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Kleine–Levin syndrome

Kleine-Levin Syndrome Overview: – Patients experience recurring episodes of prolonged sleep (hypersomnia). – During episodes, patients sleep 15 to 21 hours a day. – Common […]

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Kleine-Levin Syndrome Overview:
– Patients experience recurring episodes of prolonged sleep (hypersomnia).
– During episodes, patients sleep 15 to 21 hours a day.
– Common symptoms include hyperphagia, hypersexuality, mood changes, and cognitive difficulties.
– The thalamus and temporal lobe are believed to play a role in the condition.
– Imbalance in serotonin and dopamine pathways and viral infections are possible causes.

Diagnosis and Epidemiology:
– KLS is diagnosed after ruling out similar conditions.
– Diagnostic tests include MRI, CT scans, lumbar puncture, and toxicology tests.
– SPECT shows thalamic hypoperfusion in patients during episodes.
– The condition primarily affects teenagers, especially males.
– Prevalence is approximately 1 in 500,000, with a bias towards males.

Treatment and Prevention:
– There is no known cure for KLS.
– Lithium and stimulants may have limited effects in some patients.
– Drug treatments have uncertain effectiveness.
– Lithium shows a preventive effect in 20-40% of cases.
– Modafinil and certain medications can alleviate symptoms.

Prognosis and Management:
– KLS episodes vary in duration and frequency.
– Median episode duration is approximately ten days.
– Symptoms typically cease by age 30, with a potential cure after six years symptom-free.
– Management includes the use of antipsychotics, benzodiazepines, and mood stabilizers.

Historical and Research Aspects:
– Early descriptions date back to the 19th century, with formal classification in 1935.
– Diagnostic criteria were established in 1990.
– Genetic studies show promise but yield inconsistent results.
– Research continues to explore the etiology, diagnosis, and treatment of KLS.
– Studies have investigated the association of genetic variants with KLS, shedding light on potential underlying mechanisms.

Kleine–Levin syndrome (Wikipedia)

Kleine–Levin syndrome (KLS) is a rare neurological disorder characterized by persistent episodic hypersomnia accompanied by cognitive and behavioral changes. These changes may include disinhibition, sometimes manifested through hypersexuality, hyperphagia or emotional lability, and other symptoms, such as derealization. Patients generally experience recurrent episodes of the condition for more than a decade, which may return at a later age. Individual episodes generally last more than a week, sometimes lasting for months. The condition greatly affects the personal, professional, and social lives of those with KLS. The severity of symptoms and the course of the syndrome vary between those with KLS. Patients commonly have about 20 episodes over about a decade. Several months may elapse between episodes.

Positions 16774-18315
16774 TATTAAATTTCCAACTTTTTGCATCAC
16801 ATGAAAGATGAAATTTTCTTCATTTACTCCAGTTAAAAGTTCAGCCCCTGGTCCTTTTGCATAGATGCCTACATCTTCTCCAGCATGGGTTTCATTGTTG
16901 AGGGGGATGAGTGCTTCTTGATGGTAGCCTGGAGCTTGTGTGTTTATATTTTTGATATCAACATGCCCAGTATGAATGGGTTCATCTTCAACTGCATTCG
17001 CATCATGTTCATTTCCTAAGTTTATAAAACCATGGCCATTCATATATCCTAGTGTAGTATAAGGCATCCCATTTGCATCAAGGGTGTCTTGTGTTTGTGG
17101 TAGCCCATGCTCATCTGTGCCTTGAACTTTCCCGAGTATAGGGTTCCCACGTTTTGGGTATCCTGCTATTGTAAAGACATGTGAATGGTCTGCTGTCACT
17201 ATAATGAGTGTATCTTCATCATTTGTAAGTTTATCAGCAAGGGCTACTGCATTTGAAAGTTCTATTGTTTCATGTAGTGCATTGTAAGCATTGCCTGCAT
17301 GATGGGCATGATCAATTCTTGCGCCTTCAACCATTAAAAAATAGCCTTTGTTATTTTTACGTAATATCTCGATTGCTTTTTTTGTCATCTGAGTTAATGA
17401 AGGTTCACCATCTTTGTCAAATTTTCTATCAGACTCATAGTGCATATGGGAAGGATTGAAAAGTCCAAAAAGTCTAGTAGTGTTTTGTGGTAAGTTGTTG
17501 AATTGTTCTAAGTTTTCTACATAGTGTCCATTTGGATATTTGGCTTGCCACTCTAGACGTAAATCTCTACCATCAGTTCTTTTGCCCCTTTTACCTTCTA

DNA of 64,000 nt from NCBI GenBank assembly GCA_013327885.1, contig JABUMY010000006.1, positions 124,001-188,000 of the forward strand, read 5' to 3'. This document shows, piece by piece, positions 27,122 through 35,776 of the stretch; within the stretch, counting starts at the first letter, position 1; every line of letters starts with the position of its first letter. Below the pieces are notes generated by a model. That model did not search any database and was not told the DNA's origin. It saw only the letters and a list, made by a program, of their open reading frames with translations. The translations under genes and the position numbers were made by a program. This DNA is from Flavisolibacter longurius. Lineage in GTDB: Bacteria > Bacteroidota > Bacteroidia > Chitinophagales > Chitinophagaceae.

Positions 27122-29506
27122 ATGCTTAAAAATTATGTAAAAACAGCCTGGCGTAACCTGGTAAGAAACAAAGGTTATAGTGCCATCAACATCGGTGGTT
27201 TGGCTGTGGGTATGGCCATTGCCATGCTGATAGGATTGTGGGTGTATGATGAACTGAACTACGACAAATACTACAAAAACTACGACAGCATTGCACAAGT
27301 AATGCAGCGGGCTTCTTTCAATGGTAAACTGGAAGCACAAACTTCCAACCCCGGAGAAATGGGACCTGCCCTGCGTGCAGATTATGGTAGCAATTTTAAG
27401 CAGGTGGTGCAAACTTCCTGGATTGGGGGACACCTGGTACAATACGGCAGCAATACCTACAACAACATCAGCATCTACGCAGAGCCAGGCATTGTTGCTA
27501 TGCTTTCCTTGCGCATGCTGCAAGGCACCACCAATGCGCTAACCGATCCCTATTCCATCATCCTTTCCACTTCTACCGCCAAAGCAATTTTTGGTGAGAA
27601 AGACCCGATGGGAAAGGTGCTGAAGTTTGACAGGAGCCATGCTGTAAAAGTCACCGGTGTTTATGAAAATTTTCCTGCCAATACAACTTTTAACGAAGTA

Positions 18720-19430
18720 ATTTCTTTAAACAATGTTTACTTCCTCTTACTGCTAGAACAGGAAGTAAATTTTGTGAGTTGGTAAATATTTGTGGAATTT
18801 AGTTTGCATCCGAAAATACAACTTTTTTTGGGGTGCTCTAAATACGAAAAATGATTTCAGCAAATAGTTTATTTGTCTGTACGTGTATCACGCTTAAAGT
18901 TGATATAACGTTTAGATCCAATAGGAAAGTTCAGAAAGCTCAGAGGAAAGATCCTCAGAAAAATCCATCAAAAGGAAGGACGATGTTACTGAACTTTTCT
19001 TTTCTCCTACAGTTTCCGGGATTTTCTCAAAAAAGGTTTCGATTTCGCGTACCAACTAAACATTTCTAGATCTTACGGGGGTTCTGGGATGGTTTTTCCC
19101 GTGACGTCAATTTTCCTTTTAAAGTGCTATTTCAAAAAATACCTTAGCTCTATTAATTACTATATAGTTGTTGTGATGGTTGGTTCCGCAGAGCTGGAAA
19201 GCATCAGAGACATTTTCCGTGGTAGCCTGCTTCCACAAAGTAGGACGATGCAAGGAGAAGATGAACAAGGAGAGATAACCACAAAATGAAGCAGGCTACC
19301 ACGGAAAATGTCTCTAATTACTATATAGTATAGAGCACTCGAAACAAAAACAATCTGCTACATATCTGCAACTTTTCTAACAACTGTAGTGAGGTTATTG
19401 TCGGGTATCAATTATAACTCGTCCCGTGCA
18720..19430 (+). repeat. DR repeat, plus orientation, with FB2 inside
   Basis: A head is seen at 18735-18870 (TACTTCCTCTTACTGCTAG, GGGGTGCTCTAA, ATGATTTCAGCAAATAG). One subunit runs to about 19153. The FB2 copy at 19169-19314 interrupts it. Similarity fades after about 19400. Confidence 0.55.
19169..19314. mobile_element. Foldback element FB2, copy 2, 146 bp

Kleine–Levin syndrome
Other names
  • Familial hibernation syndrome
  • Sleeping Beauty Syndrome
SpecialtyNeurology Edit this on Wikidata

The onset of the condition usually follows a viral infection (72% of patients); several different viruses have been observed to trigger KLS. It is generally only diagnosed after similar conditions have been excluded; MRI, CT scans, lumbar puncture, and toxicology tests are used to rule out other possibilities. The syndrome's mechanism is not known, but the thalamus is thought to possibly play a role. SPECT has shown thalamic hypoperfusion in patients during episodes.

KLS is very rare, occurring at a rate of 1 in 500,000, which limits research into genetic factors. The condition primarily affects teenagers (81% of reported patients), with a bias towards males (68-72% of cases), though females can also be affected, and the age of onset varies. There is no known cure, and there is little evidence supporting drug treatment. Lithium has been reported to have limited effects in case reports, decreasing the length of episodes and duration between them in some patients. Stimulants have been shown to promote wakefulness during episodes, but they do not counteract cognitive symptoms or decrease the duration of episodes. The condition is named after Willi Kleine and Max Levin, who described cases of the disease in the early 20th century. It was added to the International Classification of Sleep Disorders in 1990.

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